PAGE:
Tuesday, March 20, 2012
Review: The Dry Grass of August by Anna Jean Mayhew
Source: Personal Copy
The Dry Grass of August is a heartfelt story about segregation and racial injustices in the South during the 1950’s. A thirteen-year-old June “Jubie” Watts leaves Charlotte, North Carolina with her mother, three siblings and black maid for a family vacation in Florida. While on their road trip, their maid Mary is not allowed in certain restaurants, hotel accommodations become more difficult, despite Jubie’s mother trying to keep Mary with the family. In many ways Jubie’s family is ahead of the times, and very accepting of Mary. They allow her to use their toilet, shower and try to include her as much as possible. She is more than just the help, she’s a member of the family. For as long as Jubie can remember, Mary has always been there. She’s always been around for the cooking and cleaning, and to run interference when her father’s rage has peaked. On their trip South, they drive though some of the the most violent pro-segregation states. As Jubie notices the segregation signs, and anti-equality slogans, she never would have guessed how unfair life could be. The family learns first-hand that they’re in the minority on their equal treatment of their maid. On their way back from Florida, the family has a minor car accident with consequences far greater than could be expected. No one could have predicted the shocking conclusion of their vacation, the family is forever changed and heartbroken.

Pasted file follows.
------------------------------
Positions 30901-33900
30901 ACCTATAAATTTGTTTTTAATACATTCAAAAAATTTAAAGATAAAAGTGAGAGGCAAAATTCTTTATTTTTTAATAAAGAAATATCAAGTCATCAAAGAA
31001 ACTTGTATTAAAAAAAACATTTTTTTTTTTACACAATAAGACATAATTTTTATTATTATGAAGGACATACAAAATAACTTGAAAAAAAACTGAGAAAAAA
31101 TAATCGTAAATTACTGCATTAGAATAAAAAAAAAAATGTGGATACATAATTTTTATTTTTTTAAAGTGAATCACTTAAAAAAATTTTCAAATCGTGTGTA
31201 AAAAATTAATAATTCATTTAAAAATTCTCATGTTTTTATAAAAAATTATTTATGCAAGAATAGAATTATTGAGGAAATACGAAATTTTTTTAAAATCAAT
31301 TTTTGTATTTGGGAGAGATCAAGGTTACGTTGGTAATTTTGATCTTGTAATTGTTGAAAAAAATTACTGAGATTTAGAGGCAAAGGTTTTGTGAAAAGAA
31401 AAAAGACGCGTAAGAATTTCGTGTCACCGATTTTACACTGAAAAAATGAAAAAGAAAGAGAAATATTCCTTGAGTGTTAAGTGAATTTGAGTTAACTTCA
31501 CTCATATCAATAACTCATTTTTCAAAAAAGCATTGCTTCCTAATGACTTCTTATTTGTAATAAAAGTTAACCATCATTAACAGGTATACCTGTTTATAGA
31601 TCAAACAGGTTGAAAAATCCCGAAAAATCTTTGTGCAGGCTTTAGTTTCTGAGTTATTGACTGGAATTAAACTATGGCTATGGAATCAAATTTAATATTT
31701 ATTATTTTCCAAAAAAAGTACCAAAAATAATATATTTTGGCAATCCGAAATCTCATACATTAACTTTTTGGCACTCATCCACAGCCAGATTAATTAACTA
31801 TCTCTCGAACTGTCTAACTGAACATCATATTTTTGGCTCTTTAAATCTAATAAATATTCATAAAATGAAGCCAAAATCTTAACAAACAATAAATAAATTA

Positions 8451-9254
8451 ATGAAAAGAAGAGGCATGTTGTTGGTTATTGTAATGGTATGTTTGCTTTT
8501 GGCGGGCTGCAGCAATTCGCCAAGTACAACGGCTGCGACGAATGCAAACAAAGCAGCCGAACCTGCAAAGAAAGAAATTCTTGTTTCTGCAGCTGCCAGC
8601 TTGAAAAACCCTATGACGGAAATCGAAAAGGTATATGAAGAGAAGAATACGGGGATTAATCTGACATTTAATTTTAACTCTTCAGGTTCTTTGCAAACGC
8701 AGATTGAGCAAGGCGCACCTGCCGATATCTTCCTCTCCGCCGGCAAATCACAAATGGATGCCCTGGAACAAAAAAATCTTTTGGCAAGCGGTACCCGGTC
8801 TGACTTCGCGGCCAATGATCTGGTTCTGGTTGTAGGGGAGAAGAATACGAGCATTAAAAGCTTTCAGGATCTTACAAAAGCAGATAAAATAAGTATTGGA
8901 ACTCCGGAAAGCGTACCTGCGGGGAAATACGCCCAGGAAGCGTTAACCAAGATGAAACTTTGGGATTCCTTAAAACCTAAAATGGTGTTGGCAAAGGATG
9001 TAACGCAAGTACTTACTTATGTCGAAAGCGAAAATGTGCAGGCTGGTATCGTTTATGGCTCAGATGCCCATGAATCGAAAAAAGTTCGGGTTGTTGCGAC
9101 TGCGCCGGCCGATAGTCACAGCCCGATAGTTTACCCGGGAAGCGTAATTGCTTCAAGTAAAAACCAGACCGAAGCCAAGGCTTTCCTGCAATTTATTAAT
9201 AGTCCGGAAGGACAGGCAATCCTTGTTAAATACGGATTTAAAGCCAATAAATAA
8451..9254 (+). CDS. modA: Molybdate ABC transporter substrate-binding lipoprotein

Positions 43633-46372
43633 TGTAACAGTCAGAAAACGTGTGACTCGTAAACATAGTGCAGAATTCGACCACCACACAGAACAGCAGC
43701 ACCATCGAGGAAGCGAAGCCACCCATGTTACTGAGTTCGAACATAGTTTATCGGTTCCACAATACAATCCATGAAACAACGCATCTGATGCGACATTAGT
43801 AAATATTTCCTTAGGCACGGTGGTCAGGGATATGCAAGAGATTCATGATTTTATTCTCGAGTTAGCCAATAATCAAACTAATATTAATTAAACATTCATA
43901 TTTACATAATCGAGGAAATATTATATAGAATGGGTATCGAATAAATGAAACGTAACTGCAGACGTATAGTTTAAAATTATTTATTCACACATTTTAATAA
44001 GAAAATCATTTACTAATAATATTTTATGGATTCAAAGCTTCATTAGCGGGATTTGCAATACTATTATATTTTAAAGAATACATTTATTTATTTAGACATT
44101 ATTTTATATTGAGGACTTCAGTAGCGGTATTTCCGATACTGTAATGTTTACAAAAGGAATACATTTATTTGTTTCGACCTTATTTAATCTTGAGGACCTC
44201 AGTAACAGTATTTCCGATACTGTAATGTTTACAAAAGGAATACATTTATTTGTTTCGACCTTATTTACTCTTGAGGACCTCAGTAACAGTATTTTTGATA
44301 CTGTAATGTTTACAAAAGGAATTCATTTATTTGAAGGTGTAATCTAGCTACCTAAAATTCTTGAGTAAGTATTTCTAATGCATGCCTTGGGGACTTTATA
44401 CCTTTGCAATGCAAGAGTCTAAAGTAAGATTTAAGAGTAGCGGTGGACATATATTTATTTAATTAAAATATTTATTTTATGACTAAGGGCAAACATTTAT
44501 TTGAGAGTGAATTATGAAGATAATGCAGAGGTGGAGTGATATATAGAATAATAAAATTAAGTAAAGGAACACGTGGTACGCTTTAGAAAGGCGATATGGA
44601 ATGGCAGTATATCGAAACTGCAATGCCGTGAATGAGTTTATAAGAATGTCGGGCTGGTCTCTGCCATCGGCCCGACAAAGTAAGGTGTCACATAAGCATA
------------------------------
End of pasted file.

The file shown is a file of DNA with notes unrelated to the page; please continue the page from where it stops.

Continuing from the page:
The Dry Grass of August is a novel rich in atmosphere, and well developed characters. Mayhew carefully researched, and weaved an emotional, heartbreaking and powerful read. Readers are taken back to a time and place when African Americans were considered second-class citizens. This is not just another book about segregation, this novel stands on its own and readers will appreciate the original characters and plot. As Jubie’s world begins to unravel, she must confront her parents, risk the wrath of her father and standup for her own convictions. While segregation is a key component of this novel, Jubie’s parents marriage is strained, and this has a great impact on her. Her father’s alcoholism has Jubie relived to be spending time away from him.
Jubie narrates the story, alternating chapters with present-day and defining moments in her childhood. The alternating chapters really gives insight into Jubie’s world. She’s thirteen years old, and still very innocent. Although, not so innocent that she is not aware of her surroundings. Mayhew offers a broader and deeper examination of family dynamics, and class differences during this time in history.
I wasn’t sure what to expect when I picked this one up. I had read reviews comparing it to “The Help” and honestly, they’re two very different, equally great, works of fiction. They both deal with segregation, but very different ways. I highly recommend this one!